An MQ-1B Predator drone crashed in 2017 after its crew lost contact with the remotely piloted aircraft, a report released Monday said — but the reason why remains a mystery.
The Predator, which was from the 432nd Wing at Creech Air Force Base in Nevada, crashed Sept. 4, 2017, in an unidentified part of U.S. Central Command’s area of responsibility, which includes the Middle East and parts of North Africa and Central and Southwest Asia.
The accident investigation board report, which was completed Dec. 17, said the Predator was about 16 hours into a combat support mission when the crew at Creech lost the link, leading to its crash.
The satellite link was lost about one minute after the mishap crew took over from the previous crew. They began troubleshooting with maintainers to re-establish contact, and contacted radar facilities and a nearby fighter aircraft to try to find the Predator, without success.
The Air Force never found the site where the $4.1 million Predator crashed, and its wreckage was not recovered. There were no known injuries, or known damage to other government or private property.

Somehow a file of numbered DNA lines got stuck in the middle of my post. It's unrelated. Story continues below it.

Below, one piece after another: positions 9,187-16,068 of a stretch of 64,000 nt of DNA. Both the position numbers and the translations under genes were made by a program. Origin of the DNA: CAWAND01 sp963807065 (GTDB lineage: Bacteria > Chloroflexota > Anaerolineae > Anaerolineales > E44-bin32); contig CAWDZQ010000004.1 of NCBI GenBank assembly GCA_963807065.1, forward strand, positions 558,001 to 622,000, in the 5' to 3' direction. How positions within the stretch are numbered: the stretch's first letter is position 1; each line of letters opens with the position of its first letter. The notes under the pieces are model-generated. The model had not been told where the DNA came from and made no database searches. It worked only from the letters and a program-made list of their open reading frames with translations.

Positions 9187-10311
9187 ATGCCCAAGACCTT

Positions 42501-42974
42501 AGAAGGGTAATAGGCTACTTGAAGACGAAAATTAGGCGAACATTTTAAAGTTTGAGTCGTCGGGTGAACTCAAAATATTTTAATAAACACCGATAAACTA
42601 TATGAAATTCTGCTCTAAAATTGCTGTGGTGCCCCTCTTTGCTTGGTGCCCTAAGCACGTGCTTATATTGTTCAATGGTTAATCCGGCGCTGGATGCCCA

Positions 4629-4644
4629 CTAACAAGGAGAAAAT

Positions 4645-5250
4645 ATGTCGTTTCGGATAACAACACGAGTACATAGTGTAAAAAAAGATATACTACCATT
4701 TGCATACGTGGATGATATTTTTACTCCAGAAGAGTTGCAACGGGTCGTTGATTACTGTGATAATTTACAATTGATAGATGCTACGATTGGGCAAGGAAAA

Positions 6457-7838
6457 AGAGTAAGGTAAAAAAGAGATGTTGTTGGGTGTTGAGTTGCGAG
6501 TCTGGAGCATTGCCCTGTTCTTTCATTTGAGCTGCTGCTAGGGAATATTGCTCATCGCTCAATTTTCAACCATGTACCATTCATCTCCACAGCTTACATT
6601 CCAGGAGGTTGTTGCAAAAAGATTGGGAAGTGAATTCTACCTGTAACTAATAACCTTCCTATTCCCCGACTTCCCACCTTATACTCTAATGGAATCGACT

Investigators found no sign of maintenance problems or flawed inspections, and the weather was clear. The pilot and sensor operator were also current and qualified, the report said, and human factors did not play a part in the crash. The Predator had been operating normally and flying at 13,000 feet before the link was lost, the report said.
Another Predator also crashed while on deployment in February 2016 after a datalink failure.
Stephen Losey is the air warfare reporter for Defense News. He previously covered leadership and personnel issues at Air Force Times, and the Pentagon, special operations and air warfare at Military.com. He has traveled to the Middle East to cover U.S. Air Force operations.